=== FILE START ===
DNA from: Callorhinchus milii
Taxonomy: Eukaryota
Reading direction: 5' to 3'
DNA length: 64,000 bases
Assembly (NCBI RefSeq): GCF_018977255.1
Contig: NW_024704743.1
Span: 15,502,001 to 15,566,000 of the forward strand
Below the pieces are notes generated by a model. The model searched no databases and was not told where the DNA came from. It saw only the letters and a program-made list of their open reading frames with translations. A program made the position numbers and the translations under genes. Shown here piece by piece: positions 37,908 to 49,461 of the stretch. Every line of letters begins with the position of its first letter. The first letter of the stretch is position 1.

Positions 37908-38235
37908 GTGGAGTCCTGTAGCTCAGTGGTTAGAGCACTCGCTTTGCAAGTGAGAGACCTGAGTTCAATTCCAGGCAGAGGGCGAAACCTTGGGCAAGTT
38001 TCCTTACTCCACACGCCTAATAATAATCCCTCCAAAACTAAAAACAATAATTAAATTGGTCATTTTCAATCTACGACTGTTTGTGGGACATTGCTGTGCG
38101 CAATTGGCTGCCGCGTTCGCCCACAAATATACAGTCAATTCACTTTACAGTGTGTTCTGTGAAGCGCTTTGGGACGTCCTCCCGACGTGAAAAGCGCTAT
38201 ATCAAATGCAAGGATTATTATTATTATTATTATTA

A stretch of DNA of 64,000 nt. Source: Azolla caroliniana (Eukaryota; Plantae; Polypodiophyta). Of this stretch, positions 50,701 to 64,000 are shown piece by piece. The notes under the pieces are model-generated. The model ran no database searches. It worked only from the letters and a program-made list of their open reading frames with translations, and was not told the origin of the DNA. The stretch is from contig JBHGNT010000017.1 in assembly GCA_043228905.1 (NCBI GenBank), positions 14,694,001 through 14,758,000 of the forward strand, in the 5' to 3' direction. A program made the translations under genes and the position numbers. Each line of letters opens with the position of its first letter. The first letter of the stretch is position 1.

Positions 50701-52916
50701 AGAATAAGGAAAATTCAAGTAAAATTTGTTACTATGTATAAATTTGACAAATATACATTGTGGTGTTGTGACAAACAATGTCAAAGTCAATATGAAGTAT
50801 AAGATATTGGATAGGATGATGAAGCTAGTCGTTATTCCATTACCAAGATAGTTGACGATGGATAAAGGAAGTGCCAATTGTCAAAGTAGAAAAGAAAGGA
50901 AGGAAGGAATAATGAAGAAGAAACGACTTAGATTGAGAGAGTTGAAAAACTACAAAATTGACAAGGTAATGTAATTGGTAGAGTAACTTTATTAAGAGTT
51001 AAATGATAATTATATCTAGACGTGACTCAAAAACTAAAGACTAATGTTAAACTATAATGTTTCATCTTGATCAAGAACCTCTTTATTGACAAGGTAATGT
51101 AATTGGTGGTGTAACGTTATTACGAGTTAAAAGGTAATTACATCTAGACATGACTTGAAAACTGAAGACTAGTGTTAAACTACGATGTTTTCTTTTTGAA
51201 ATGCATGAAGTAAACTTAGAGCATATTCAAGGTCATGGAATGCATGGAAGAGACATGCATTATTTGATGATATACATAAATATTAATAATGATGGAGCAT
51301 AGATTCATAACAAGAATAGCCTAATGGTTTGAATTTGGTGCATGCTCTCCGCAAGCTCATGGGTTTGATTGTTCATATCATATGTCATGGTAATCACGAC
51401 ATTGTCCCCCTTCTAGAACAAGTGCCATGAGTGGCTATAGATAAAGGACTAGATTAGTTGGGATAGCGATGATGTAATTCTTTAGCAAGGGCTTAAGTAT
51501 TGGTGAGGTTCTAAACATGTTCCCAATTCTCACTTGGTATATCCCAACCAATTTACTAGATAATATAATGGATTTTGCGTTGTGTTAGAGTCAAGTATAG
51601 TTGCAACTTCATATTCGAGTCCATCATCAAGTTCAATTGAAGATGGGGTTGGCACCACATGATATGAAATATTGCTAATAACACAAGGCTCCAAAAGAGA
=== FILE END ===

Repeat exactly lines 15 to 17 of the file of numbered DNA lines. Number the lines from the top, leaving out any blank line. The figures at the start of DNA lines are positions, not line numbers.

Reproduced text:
Positions 50701-52916
50701 AGAATAAGGAAAATTCAAGTAAAATTTGTTACTATGTATAAATTTGACAAATATACATTGTGGTGTTGTGACAAACAATGTCAAAGTCAATATGAAGTAT
50801 AAGATATTGGATAGGATGATGAAGCTAGTCGTTATTCCATTACCAAGATAGTTGACGATGGATAAAGGAAGTGCCAATTGTCAAAGTAGAAAAGAAAGGA